diabetic chocolate bars?

  1. a diabetic person mentioned that someone had suggested getting diabetic chocolate bars (instead of regular chocolate bars) - does anyone know the names of some of these, or where they can be found?

    thanks
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  2. 15 Comments

  3. by   StrwbryblndRN
    A relative who controls her diabetes through diet eats balance bars. These were suggested by her doc because of percentages of dietary protein, carbs and fat. (40/30/30). I would not say they are the best replacement for chocolate bars but then again if you are diabetic they could hit the spot.
    Here is a website for them.

    http://www.balance.com/nutrition/high_protein.asp
  4. by   casi
    Check out your local grocery store's main candy aisle. The Hershey's company makes a lot of their candies sugar free or low carb.
  5. by   GingerSue
    thanks, these are good ideas
  6. by   nurseangel47
    I see these in every drug store chain I've ever entered. Diabetic candies are usually displayed along with the regular sugary candies in the same aisle right next to each other. (you must not eat much candy! LOL!)
  7. by   GingerSue
    Quote from nurseangel47

    (you must not eat much candy! LOL!)
    right!
  8. by   Myxel67
    Sugarfree candies/chocolate are usually sweetened with sugar alcohols (sorbitol, mannitol, xylitol, etc). Eating too much sugar alcohols can cause diarrhea. If the person with diabetes wants chocolate or some other candy, they should just have the regular kind, but be sure to count the carbs & calories in diet. All of these sugarfree products feed the misconception that sugar is bad and must be avoided by those with DM. Also the person eating them often thinks of them as free foods, which they are not. Sugarfree cookies still have a lot of carbs because the flour is still there. And SF chocolate still has a lot of caloriesbecause the fat is still there.

    If you think I'm spreading heresy, check out this article/editorial from "Clinical Diabetes" which is the journal of the American Diabetes Association:

    http://clinical.diabetesjournals.org...t/full/20/2/51
    Last edit by Myxel67 on Feb 11, '07
  9. by   llg
    Quote from Myxel67
    Sugarfree candies/chocolate are usually sweetened with sugar alcohols (sorbitol, mannitol, xylitol, etc). Eating too much sugar alcohols can cause diarrhea. If the person with diabetes wants chocolate or some other candy, they should just have the regular kind, but be sure to count the carbs & calories in diet. All of these sugarfree products feed the misconception that sugar is bad and must be avoided by those with DM. Also the person eating them often thinks of them as free foods, which they are not. Sugarfree cookies still have a lot of carbs because the flour is still there. And SF chocolate still has a lot of caloriesbecause the fat is still there.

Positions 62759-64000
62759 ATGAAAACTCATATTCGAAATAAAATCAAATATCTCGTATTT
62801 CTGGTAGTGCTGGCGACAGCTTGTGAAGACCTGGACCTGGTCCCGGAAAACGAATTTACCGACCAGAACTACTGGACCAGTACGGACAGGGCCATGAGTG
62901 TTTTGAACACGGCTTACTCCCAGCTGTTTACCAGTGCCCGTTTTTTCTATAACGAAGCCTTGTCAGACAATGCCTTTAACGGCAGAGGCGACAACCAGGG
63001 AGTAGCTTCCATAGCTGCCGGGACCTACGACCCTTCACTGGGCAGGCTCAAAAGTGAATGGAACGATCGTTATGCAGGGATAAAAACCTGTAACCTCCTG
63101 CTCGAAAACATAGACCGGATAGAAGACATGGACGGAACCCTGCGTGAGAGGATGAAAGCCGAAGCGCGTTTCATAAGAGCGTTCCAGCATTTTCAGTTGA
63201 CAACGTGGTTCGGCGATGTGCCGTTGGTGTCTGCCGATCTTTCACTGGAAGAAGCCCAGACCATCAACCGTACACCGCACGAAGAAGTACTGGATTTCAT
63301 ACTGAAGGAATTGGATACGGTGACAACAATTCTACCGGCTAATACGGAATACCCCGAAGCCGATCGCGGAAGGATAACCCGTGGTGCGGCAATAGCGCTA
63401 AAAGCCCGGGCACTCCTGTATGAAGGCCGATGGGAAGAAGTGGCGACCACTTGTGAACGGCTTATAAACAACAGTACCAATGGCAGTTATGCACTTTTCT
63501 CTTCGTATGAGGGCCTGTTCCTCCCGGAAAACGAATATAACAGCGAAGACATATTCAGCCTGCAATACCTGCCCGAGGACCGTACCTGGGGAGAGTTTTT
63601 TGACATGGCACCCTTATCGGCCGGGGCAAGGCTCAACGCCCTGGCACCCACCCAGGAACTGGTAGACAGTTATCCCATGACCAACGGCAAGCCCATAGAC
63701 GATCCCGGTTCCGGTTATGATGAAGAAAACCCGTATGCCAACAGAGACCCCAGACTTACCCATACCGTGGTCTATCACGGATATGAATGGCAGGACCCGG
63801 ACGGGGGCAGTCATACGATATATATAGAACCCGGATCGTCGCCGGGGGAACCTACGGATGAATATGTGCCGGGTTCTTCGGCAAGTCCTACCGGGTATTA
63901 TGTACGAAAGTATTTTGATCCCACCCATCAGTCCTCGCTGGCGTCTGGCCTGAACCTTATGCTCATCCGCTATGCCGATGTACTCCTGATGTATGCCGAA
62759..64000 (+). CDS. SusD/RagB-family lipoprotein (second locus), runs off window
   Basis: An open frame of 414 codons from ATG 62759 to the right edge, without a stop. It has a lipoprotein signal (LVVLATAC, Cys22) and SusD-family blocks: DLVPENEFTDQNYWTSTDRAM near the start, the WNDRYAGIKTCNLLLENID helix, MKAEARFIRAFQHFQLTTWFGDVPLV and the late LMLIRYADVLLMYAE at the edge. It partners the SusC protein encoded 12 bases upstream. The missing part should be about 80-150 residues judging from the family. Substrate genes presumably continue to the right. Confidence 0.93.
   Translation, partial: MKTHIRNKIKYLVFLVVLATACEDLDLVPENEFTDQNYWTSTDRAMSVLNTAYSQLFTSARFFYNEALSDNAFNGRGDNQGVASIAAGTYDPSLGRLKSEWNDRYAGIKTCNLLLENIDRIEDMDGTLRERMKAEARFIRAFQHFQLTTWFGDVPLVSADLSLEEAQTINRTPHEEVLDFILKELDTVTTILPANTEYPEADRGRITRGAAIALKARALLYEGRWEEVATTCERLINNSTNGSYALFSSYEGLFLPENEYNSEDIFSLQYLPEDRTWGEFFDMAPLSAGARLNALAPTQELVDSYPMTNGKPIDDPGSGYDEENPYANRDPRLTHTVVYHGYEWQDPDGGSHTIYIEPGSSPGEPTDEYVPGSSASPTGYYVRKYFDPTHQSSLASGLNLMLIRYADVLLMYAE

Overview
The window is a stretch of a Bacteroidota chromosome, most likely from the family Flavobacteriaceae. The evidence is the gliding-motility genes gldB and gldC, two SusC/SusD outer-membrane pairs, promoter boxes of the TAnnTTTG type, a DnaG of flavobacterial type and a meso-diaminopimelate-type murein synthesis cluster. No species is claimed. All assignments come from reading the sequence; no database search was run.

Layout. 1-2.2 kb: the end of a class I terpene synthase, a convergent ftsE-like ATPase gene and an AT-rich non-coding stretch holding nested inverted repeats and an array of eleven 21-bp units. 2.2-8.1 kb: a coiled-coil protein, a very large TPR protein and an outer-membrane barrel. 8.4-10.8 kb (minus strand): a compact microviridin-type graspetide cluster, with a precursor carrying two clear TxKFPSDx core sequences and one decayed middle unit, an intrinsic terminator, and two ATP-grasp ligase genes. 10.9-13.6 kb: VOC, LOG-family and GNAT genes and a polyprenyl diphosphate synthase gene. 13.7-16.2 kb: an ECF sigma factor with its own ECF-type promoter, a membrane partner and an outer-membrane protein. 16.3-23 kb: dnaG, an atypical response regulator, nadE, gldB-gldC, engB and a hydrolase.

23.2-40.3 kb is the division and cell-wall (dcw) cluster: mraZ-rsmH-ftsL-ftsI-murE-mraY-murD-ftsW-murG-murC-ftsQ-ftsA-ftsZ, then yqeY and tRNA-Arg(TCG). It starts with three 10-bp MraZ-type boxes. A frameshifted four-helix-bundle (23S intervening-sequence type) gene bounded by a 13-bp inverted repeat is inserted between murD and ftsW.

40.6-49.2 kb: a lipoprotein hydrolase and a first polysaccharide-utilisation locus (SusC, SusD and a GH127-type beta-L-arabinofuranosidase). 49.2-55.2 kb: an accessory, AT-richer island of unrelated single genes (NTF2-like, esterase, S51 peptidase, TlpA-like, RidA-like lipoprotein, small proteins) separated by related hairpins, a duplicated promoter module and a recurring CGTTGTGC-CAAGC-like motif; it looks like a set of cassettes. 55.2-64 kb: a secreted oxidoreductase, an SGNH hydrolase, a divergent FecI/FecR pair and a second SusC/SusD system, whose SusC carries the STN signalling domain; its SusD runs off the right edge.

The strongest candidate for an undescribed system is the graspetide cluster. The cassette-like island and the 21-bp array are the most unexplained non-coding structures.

If you think I'm spreading heresy, check out this article/editorial from "Clinical Diabetes" which is the journal of the American Diabetes Association:

    http://clinical.diabetesjournals.org...t/full/20/2/51
    I just read the article that the link above connected me to. It doesn't discuss the issues you mentioned in your post at all. It discusses the need to individualize diets to accommodate the fact that each individual is unique -- and that the old stand-by "1800 cal/day ADA diet" should not be automatically ordered for all hospitalized patients. It says nothing about the use of sugar free products to help maintain normal blood glucose levels in otherwise healthy, active people who would like a snack now and then -- but don't want to see a big surge in their glucose levels.

    Are you sure you posted the right link?

    Personally, I have found that the ocassional use of such sugar-free products has helped me maintain satisfactory blood glucose levels. When I have a snack of "regular sweets," my blood glucose shoots up. When I have a sugar-free substitute, it doesn't. That seems pretty simple and straight-forward to me. I don't eat enough of the stuff to cause diarhhea: so, that is not an issue. I'm also not using those products as part of a diet to lose weight: I know that they can be high in calories and take that into consideration. I see them as a big help -- but like most things in life, they should be used in moderation and not over-used.
    Last edit by llg on Feb 11, '07
  10. by   Myxel67
    I don't think you read the whole article. What you said about individualizing diet is true, but the crux of the article deals with counting total carbs--not restricting sucrose (people use art sweeteners and SF products to restrict sucrose):

    This is direct quote (C%P) from article, so link is correct: